On July 25, 2012

It seems that just about every move we make these days has a digital component to it. Our bank accounts are online, along with our bills for the mortgage, utilities, and cellphone. We put our memories on photo-sharing websites and even share our thoughts with hundreds of people on Facebook. In many respects we lead a double life on our computers and smartphones.

To engage in each of these activities, we need an account, and each account has an ID and password. We’re told this information should not be stored online or written down where it’s easily found. In fact, these cryptic combos of uppercase letters, numbers and symbols may be our best-kept secrets. But what happens when we die or become incapacitated? A fiduciary, trustee or executor may need to access those accounts, but how?

It’s becoming increasingly important for all of us to think about our digital afterlife. Whether it’s access to your financial records or our social media accounts, it’s never too early to consider how your online affairs will be handled by someone else. A good first step is to take inventory of all your accounts. Decide which are most important and must be handled by someone else. Collect all of your passwords, too, and create a plan for someone to access them if necessary.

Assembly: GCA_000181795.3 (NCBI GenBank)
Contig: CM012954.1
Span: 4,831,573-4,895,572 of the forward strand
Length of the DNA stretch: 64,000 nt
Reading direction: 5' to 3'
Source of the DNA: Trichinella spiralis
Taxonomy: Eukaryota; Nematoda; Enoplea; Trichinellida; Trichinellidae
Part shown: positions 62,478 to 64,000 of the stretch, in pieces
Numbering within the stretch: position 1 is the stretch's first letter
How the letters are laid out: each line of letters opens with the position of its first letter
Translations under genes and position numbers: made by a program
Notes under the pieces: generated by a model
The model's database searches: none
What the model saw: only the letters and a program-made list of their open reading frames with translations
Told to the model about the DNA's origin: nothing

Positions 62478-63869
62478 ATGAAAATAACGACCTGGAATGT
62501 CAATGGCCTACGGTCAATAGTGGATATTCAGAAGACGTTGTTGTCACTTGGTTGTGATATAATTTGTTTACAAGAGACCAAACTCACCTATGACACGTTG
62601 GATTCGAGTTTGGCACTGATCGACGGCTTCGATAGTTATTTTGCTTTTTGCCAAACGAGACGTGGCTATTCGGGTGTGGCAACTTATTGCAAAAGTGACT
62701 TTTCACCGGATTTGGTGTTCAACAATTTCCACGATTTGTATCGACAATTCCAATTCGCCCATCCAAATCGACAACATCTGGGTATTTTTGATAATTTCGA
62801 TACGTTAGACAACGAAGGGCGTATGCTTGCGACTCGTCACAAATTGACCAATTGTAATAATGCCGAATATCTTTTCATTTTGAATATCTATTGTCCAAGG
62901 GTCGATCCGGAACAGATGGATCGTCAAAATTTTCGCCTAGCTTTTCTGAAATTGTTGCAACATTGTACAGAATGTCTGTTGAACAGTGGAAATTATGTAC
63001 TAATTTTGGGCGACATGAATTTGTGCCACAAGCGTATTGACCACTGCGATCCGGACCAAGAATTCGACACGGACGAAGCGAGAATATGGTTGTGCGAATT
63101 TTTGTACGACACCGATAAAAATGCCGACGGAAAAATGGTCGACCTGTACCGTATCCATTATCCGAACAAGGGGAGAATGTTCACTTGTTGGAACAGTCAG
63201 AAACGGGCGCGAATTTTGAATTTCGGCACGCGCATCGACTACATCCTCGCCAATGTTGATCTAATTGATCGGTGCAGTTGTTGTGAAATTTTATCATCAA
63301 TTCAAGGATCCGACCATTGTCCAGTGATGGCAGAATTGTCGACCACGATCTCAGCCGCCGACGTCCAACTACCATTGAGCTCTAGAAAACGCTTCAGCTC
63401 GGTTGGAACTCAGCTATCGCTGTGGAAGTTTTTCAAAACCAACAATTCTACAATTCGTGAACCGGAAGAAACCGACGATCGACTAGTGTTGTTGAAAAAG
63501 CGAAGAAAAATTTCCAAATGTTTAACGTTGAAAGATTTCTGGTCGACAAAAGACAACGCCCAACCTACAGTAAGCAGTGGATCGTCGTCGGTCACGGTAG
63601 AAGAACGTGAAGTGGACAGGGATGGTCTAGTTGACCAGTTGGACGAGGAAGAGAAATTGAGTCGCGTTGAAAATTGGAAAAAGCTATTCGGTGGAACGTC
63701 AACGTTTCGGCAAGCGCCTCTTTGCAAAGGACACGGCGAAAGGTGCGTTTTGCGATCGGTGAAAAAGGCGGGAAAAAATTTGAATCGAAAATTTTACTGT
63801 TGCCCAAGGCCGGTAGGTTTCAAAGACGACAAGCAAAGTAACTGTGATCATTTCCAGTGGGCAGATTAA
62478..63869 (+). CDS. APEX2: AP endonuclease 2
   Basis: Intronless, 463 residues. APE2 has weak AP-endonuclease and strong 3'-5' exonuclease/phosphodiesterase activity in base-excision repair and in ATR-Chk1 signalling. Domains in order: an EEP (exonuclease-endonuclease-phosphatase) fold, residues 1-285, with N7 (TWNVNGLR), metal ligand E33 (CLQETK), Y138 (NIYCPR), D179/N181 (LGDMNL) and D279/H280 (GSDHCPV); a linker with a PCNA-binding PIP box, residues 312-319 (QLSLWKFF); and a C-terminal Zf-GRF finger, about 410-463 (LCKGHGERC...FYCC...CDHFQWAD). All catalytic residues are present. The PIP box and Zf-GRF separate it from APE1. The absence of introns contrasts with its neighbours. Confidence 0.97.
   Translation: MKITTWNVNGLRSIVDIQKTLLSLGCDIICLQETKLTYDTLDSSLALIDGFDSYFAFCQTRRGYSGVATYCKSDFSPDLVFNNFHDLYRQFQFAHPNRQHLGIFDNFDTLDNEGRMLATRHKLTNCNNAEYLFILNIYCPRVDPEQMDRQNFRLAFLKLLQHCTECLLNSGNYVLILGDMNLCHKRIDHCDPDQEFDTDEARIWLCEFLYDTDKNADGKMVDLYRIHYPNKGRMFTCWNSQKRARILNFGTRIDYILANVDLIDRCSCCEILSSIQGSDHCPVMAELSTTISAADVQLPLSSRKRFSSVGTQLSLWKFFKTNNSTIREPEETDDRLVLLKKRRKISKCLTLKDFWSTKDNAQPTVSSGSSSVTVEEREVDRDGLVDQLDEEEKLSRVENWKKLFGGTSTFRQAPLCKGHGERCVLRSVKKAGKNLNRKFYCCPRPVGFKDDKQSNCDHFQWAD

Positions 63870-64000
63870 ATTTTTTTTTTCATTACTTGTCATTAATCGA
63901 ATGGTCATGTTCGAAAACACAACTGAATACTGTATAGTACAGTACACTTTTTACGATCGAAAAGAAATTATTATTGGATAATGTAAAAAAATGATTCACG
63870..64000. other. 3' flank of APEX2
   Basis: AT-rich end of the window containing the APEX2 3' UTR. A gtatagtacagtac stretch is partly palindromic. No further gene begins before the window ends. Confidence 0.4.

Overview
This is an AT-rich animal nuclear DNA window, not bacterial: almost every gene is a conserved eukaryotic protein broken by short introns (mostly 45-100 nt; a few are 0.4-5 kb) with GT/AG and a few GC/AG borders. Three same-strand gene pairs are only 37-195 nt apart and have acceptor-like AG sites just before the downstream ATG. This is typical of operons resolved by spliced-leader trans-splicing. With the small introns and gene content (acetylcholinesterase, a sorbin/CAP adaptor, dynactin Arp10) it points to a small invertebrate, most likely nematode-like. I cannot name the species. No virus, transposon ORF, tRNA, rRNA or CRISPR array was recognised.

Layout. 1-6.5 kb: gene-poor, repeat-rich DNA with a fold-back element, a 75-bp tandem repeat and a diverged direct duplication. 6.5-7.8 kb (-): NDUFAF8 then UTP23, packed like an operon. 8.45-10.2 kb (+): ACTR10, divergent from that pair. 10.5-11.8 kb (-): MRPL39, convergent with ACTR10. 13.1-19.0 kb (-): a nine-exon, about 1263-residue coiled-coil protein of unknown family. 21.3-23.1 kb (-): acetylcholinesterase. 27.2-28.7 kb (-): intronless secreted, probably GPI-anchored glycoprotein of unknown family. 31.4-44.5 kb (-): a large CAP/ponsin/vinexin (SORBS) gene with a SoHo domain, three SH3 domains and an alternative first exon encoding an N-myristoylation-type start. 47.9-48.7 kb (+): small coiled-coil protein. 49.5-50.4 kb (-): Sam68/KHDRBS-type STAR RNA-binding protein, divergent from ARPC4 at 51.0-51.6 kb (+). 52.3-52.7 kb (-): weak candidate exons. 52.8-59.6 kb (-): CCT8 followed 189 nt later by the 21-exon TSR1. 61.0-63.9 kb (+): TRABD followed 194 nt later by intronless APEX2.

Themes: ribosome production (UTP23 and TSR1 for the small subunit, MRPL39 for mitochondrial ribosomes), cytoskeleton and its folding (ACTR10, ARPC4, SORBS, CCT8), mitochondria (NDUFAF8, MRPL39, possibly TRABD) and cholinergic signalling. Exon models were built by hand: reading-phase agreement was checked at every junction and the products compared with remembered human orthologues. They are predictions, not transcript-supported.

It’s also wise to decide what you want done. Do you want your Facebook page canceled if you die, or to transform into a memorial? You should also become familiar with the default terms of your accounts, and whether they’ll be frozen or deleted after a time. If you already have an estate plan, consider how your online records will figure into it.

Perhaps most important is choosing a person you trust with access to this information in case of an emergency. You may also want to make sure he or she has the technical savvy to manage all of your accounts. This is as important as choosing a fiduciary, executor or trustee because the person will have access to so many details of your personal and financial life.

Younger people tend to have a larger online presence — they’re also much less likely to plan for the worst. But these steps are important to take at any age, because you never know when your real-life status will change to the point that you can’t make decisions for yourself.

Source: ABA Journal, “Of Sound Mind: Make Plans for Your Digital Estate,” Dennis Kennedy, Aug. 1, 2012

· Our firm handles issues like the one discussed in this post. If you would like to learn more about our practice, please visit our Colorado estate planning page.

Categories: Estate Planning

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